"My Fair Lady" is the only Alan Jay Lerner and Frederick Loewe stage musical to have been filmed totally complete, with no omission of any songs from the stage version (or dialogue, for that matter). There are even some added lyrics to the song "You Did It", in which Higgins goes more into detail about the speech "expert" Zoltan Karpathy's evaluation of Eliza at the ball, that were not in the stage version. My Fair Lady, West Side Story, and South Pacific may be the most complete film adaptations of Broadway musicals ever made.

Audrey Hepburn announced the assassination of Pres. John F. Kennedy to the devastated cast and crew immediately after filming the number "Wouldn't It Be Loverly?" on the Covent Garden set on 22 November 1963.

Audrey Hepburn herself revealed years later that had she turned down the role of Eliza, the next actress to be offered it would not have been Julie Andrews but Elizabeth Taylor, who wanted it desperately.

Audrey Hepburn later admitted she would never have accepted the role of Eliza Dolittle if she had known that producer Jack L. Warner intended to have nearly all of her singing dubbed. After making "My Fair Lady", Audrey Hepburn resolved not to appear in another film musical unless she could do the singing on her own.

Connie Stevens, then a Warners contract player, campaigned for the role of Eliza Doolittle.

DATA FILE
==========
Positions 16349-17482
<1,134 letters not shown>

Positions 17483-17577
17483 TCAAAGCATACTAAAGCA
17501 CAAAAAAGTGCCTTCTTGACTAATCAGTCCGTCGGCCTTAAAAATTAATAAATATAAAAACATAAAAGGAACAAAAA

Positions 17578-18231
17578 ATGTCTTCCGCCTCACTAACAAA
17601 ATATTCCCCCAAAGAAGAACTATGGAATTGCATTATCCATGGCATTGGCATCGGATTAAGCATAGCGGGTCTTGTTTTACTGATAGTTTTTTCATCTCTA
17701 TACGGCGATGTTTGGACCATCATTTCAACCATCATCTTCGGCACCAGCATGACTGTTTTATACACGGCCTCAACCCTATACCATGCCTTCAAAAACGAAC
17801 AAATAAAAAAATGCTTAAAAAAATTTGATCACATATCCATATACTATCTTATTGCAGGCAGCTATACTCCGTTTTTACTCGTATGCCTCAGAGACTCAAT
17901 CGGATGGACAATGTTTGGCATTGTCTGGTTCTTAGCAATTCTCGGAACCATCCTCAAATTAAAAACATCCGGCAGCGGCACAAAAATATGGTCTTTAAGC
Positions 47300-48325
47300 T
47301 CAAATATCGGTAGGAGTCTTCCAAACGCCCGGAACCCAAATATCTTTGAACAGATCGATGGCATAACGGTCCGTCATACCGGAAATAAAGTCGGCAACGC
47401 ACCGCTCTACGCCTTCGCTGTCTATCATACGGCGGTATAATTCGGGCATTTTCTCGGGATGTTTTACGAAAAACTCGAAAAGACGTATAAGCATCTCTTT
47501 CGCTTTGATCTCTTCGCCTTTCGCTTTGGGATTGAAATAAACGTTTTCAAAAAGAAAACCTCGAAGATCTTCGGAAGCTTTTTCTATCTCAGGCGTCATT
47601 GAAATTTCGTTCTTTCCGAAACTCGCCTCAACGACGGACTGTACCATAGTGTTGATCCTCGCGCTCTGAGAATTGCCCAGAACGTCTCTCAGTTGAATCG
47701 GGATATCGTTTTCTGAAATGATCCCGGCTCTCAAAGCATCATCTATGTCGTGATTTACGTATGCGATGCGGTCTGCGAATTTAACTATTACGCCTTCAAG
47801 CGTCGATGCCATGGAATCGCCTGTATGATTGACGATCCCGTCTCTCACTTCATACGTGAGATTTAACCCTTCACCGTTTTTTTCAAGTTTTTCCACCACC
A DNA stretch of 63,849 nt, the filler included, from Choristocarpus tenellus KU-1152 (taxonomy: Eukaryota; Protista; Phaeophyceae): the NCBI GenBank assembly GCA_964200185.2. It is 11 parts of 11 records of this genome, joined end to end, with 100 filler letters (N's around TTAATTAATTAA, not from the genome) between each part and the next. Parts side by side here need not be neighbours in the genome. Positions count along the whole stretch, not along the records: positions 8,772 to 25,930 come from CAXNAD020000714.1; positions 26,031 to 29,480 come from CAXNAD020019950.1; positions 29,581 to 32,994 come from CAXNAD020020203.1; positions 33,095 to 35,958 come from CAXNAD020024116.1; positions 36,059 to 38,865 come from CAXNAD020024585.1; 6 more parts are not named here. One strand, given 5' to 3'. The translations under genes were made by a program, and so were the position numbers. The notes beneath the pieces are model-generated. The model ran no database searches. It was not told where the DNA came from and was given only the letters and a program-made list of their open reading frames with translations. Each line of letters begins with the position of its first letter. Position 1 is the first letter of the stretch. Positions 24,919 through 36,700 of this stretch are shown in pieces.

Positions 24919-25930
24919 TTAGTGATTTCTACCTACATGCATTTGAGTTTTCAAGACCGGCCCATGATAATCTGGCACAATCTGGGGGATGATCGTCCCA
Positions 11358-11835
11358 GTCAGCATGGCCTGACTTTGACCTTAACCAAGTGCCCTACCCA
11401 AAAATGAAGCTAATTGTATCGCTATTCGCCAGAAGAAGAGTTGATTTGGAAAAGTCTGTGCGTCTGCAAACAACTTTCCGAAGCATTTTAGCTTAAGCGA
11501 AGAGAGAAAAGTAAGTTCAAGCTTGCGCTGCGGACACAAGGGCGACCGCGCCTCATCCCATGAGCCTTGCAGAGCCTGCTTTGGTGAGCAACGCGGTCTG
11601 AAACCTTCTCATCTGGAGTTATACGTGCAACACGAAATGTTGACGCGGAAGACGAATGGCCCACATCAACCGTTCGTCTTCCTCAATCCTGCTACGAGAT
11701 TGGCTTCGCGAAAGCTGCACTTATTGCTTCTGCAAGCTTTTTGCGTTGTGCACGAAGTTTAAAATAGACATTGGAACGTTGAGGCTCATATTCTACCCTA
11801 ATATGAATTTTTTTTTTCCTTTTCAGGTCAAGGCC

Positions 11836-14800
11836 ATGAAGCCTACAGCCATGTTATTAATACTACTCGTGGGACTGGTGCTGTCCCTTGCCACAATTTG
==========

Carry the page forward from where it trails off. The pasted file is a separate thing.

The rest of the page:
George Cukor and Cecil Beaton - who were good friends beforehand - had a big falling out during the production. This is generally thought to be down to Beaton taking too much time photographing Audrey Hepburn when Cukor wanted her for rehearsals or filming. These were in fact the only times that Beaton - credited as the film's production designer - ever showed up on set.

Jeremy Brett, who celebrated his 30th birthday during filming, was very surprised to learn that all of his singing was to be dubbed by a 43-year-old American named Bill Shirley, especially since his own singing voice at that time was remarkably good.

Robert Coote was nominated for the 1962 Tony Award (New York City) for Supporting or Features Actor in a Musical for "My Fair Lady" for his role as Colonel Pickering and recreated that role in the 1976 Broadway revival.

Rex Harrison wanted Julie Andrews for the role of Eliza, since they had played together in the Broadway version. He was concerned that Audrey Hepburn, whose mother was a Dutch baroness, would not be able to play a "guttersnipe" effectively. However, after finishing the film, Harrison had the highest regard for Hepburn's performance, and later referred to her as his favorite leading lady of them all. (It should also be mentioned that Harrison was appalled by Andrews during initial rehearsals for the original Broadway production of "My Fair Lady". Andrews was having a lot of trouble with the characterisation of Eliza Doolittle, and the Cockney accent. So much so, that Harrison was once quoted as saying: 'If that girl is here on Monday giving the same goddamn performance, I am out of this show!')

Rex Harrison was very disappointed when Audrey Hepburn was cast as Eliza, since he felt she was badly miscast and he had hoped to work with Julie Andrews. He told an interviewer, "Eliza Doolittle is supposed to be ill at ease in European ballrooms. Bloody Audrey has never spent a day in her life out of European ballrooms." Nevertheless, Harrison was once later asked to identify his favorite leading lady. Without hesitation, he replied, "Audrey Hepburn in My Fair Lady."